Patients undergoing any of 5 relatively common, higher-risk surgeries (abdominal aortic aneurysm repair, coronary artery bypass grafting, colectomy, gastrectomy, or pancreatectomy) were included in the analysis. We follow the definitions outlined in the US Agency for Healthcare Research Quality’s Inpatient Quality Indicator guidelines when available.15-17 These surgeries have been previously used in related investigations studying the variability of surgical quality and outcomes.14,18 Japanese patients were selected using a Japan-specific surgery classification scheme (K-codes). K-codes were individually selected and verified to correspond to their International Classification of Diseases, Ninth Revision, Clinical Modification (ICD-9-CM) counterparts for this study; they have similarly been used in other studies to create comparable cohorts.19 Comorbidities were defined using Elixhauser classification definitions for both the US and Japanese cohorts. Prior validation studies have shown that both ICD-9-CM and ICD-10 coding algorithms produce similar estimates of comorbidity prevalence in administrative data.20 Patients were restricted to those 65 years or older.
We investigated 5 outcomes: in-hospital mortality, postsurgical complications, failure to rescue, length of stay, and cost of hospitalization. Postsurgical complications are defined using ICD-9-CM codes in the US Medicare dataset, and corresponding ICD-10 codes for the Japanese dataset. Complications included pulmonary failure, pneumonia, myocardial infarction, deep vein thrombosis/pulmonary embolism, acute renal failure, postoperative hemorrhage, surgical site infection, and gastrointestinal bleeding. The specific ICD-9-CM codes for these complications have been previously validated as having reasonable agreement when comparing administrative data with the medical record.21,22 Failure to rescue is defined as death after any of the previously listed complications. Variations in cost in the United States were calculated using the Medicare Part A reimbursement to hospitals.
We subtracted disproportionate share payments, indirect medical education payments, and payments classified under total prospective payment system capital from United States cost totals, because these represent intended systemic cost variation and would inflate our variation estimates for the United States. Regions of comparison were defined for each country so that they were similar; variability was compared among states in the United States and among prefectures in Japan, graphically depicted in eAppendix Figure B.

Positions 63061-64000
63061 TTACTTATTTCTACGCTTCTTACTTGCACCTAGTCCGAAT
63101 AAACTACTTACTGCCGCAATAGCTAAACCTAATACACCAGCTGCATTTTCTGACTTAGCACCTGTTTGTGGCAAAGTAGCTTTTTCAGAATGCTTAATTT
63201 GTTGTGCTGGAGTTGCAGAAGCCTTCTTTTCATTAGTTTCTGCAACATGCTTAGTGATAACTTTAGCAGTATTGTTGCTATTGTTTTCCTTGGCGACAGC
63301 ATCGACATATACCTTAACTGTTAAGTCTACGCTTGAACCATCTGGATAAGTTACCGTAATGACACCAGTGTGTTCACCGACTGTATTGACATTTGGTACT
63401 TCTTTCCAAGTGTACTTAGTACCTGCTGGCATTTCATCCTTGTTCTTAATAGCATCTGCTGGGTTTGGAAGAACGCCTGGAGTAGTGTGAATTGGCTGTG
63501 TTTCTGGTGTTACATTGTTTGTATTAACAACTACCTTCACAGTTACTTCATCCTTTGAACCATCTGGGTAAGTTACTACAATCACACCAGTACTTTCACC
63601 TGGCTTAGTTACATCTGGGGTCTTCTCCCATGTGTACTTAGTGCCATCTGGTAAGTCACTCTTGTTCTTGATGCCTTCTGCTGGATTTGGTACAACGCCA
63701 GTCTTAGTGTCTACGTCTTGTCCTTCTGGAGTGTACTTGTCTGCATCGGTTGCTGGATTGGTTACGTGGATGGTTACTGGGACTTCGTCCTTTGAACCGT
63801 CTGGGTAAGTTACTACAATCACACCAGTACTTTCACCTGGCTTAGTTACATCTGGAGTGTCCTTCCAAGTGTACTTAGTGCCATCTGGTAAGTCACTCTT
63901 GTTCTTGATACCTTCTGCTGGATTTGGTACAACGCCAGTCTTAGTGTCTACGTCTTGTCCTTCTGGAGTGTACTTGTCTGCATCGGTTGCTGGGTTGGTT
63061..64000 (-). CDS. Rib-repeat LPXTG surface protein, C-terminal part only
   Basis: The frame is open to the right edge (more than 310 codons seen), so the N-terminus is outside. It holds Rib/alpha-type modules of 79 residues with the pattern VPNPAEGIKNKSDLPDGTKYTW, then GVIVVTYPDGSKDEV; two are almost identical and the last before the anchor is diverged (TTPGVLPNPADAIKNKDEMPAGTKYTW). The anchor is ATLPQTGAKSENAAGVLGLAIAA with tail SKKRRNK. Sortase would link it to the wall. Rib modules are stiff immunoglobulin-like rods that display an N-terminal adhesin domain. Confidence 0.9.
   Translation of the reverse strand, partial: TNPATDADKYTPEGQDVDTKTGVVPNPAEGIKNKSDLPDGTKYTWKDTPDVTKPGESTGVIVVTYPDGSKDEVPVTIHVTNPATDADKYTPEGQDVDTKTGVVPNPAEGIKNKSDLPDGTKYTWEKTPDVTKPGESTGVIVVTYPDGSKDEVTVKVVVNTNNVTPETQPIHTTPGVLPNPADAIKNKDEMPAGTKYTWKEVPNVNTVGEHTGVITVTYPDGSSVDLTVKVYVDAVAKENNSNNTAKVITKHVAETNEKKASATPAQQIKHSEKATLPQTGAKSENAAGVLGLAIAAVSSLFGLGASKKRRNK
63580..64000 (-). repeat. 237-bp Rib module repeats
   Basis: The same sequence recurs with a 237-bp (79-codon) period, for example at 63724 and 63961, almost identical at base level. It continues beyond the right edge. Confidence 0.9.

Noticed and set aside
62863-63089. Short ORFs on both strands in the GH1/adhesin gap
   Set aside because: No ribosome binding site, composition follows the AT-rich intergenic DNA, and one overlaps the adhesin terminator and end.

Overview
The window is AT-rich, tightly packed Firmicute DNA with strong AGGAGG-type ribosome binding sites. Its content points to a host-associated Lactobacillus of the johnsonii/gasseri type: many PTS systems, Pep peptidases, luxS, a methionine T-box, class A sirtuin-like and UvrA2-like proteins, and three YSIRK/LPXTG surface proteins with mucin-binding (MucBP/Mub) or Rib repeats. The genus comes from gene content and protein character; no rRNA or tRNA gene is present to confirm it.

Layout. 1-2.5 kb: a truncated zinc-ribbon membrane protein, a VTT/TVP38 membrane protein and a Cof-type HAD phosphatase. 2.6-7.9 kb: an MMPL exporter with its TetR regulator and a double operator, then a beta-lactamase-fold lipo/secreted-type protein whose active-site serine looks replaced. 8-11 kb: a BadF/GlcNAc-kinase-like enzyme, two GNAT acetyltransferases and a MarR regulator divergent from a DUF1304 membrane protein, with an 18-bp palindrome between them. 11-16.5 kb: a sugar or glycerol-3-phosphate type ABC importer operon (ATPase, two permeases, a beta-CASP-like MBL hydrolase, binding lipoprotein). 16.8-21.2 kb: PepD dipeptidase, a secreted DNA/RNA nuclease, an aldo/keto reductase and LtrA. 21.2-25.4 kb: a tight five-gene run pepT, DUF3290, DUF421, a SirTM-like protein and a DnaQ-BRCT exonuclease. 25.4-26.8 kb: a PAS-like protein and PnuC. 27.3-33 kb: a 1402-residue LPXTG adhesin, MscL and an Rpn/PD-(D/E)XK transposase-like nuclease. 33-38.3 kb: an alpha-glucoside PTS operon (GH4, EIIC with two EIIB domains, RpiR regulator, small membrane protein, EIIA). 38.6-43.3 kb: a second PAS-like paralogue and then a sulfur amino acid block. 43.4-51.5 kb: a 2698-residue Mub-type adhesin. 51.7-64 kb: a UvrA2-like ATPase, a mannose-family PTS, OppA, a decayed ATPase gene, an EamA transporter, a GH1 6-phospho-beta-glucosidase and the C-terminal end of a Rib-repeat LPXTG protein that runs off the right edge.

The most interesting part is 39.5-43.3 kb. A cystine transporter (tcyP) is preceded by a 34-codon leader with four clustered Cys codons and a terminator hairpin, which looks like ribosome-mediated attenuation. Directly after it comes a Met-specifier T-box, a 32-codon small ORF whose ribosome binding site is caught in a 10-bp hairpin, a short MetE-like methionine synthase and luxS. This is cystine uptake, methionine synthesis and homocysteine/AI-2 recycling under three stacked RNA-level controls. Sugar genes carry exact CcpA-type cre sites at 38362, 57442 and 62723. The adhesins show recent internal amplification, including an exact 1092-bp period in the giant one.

In this study, we calculated outcome-specific coefficients of variation (COVs), defined as the sample standard deviation divided by the mean. The COV is a unitless measure that allows for a comparison of variation between a random variable with different means from 2 samples. For example, when used to measure the consistency of an elite athlete’s performance across multiple races, the COV will usually be between 1% and 2%.23
Potential confounders, such as patient characteristics (age and gender for both countries’ cohorts, and additionally race for the US cohort), comorbidities, and urgent versus scheduled admissions, were included in all regression models. We additionally used hierarchical modeling techniques to adjust our COV estimates for reliability.24 Using random effects logistic regression models, we generated empirical Bayes predictions of the outcomes that were used to calculate our final COV values. This technique minimizes the impact of statistical outliers such as those from small-volume hospitals whose estimates can be considered less reliable than those of larger-volume hospitals. By variably shrinking the contribution of small-volume hospital estimates toward the average mortality rate across all hospitals, we are able to better estimate systematic, nonrandom variation as opposed to variation due to chance.
We additionally performed a sensitivity analysis by calculating age- and sex-standardized COV values for both countries to the 2000 US population, weighting all estimates by the number of procedures performed in each state and prefecture. These demographic- and case-mix–adjusted COVs were evaluated by performing multivariate regressions for each outcome of interest. We then calculated the adjusted COV (adjusted for age, gender, race, comorbidities, and urgency of admission) based on these regression estimates.
We assessed the geographic variation of in-hospital mortality, complication rate, failure to rescue rate, length of stay, and the cost of hospitalization for 5 major surgical procedures in the United States and Japan.